DALLAS (CBSDFW.COM) – The city of Dallas and Dallas County leaders are hoping to meet a fast-approaching deadline to qualify for federal money to help pay for tornado damage.

The deadline is December 20 and that’s after Governor Greg Abbott won an extension from FEMA.

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For weeks now, Dallas County Judge Clay Jenkins and other leaders have taken FEMA crews on a tour of all the damages to public buildings and infrastructure such as streets, curbs and traffic lights.

But so far, FEMA estimates public uninsured losses from our area to be $33 million, about $5.5 million short of the $38.5 million threshold.

If this area doesn’t qualify for FEMA funding, the city of Dallas would be stuck paying for all of its uninsured losses totaling more than $45 million.

Council Member Jennifer Gates said, “I’m concerned because I know the expenses are real, and they’re going to come out of the taxpayers’ dollars.”

Without FEMA money, the city would have to drain its emergency reserves of $35 million and have to use another $10 million in other reserves.

The city is hoping to qualify for FEMA funding because the feds would reimburse the city 75% of uninsured losses, which amounts to $34 million.

Under that scenario, the city would still have to use $11 million in reserves, but that’s far less than what it would face without FEMA reimbursement.

According to city officials, one of the hurdles revolves around traffic lights.

The city said the tornado damaged or destroyed 120 traffic lights which will cost up to $29 million to replace.

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In some places, the city has had to set up temporary traffic signals.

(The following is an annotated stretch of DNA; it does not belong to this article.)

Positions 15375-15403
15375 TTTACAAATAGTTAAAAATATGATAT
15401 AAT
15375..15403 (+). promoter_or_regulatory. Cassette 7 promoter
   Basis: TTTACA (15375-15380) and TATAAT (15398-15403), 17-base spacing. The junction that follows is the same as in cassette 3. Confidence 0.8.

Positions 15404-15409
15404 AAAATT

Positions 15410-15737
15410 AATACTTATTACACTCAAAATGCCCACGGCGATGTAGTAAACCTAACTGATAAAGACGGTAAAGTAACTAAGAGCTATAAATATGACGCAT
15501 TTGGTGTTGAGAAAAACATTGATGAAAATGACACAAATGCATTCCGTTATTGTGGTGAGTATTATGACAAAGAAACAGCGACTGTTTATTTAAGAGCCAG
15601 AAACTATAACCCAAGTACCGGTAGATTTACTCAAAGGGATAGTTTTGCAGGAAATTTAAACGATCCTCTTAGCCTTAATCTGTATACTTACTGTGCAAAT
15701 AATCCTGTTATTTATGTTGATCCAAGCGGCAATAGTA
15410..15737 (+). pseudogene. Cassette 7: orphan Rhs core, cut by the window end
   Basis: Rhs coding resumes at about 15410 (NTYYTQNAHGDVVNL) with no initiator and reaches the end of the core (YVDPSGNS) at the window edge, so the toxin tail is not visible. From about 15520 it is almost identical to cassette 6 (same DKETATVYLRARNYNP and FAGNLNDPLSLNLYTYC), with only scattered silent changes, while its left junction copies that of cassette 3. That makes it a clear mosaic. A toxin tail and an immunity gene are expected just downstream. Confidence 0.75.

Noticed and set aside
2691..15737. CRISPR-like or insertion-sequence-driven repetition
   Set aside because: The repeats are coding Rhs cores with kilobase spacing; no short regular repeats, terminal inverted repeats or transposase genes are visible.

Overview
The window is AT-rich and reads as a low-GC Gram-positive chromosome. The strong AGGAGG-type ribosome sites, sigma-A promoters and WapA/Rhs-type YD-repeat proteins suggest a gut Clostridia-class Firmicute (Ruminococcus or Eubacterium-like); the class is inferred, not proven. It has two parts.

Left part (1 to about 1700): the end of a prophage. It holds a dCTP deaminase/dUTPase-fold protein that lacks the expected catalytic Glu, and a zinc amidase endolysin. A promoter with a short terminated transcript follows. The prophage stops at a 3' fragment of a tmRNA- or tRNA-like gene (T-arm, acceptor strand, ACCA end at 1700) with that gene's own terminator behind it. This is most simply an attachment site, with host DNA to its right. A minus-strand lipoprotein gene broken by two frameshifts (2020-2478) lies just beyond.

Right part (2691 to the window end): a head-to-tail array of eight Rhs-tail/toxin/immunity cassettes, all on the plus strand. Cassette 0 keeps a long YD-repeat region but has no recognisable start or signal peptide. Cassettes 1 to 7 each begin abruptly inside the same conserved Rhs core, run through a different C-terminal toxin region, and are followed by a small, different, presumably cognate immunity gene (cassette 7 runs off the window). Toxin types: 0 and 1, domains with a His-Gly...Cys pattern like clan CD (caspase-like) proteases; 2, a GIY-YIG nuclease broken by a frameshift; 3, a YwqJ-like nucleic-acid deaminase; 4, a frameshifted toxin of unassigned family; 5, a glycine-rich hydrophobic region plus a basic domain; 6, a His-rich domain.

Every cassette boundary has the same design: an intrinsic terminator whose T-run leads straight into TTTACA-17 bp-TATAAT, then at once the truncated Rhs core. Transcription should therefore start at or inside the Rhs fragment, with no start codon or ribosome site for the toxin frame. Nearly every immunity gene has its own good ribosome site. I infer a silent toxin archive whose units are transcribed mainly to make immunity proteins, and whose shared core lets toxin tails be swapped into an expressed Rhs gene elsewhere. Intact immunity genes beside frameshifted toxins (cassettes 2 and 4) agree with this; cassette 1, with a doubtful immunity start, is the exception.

Officials said part of the problem is that FEMA doesn’t consider all of the money it would cost the city to replace the traffic lights.

Council Member Gates said, “FEMA is telling us costs related to engineering of traffic signals are not covered to meet the (reimbursement) criteria. Yet if we did meet the criteria, they’d be recovered as a reimbursement cost.”

Council Member Omar Narvaez said, “We’ve got to upgrade these systems. We can’t have traffic signals out for the next five to seven years waiting for the next bond election. We’ve got to get on this immediately.”

Last week, Dallas Mayor Eric Johnson, Council Members Gates, Narvaez and Lee Kleinman and others met with U.S. Senator John Cornyn to press the city’s case.

An aide to Cornyn said the Senator is working to set up a meeting between the Texas Congressional delegation and FEMA’s Acting Administrator as soon as possible.

A statement from Mayor Eric Johnson’s office said, “We continue to work with FEMA officials to provide documentation and information that they have requested. Dallas sustained significant damage during the October 20 tornado, and we remain hopeful that the City will receive federal assistance for our recovery efforts.”

Council Member Narvaez said he’s hopeful. “Right now, we’re really focused on getting this gap closed with FEMA. So that’s what we’re 100% focused on. As far as if we don’t get that FEMA designation, then we’ll start looking at those other options.”

The city’s Chief Financial Officer, Elizabeth Reich, said those options could include budget cuts or a tax increase next year, but that it’s still too early to consider that.

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Reich said she would strongly recommend the city replenish any of its emergency reserves as quickly as possible.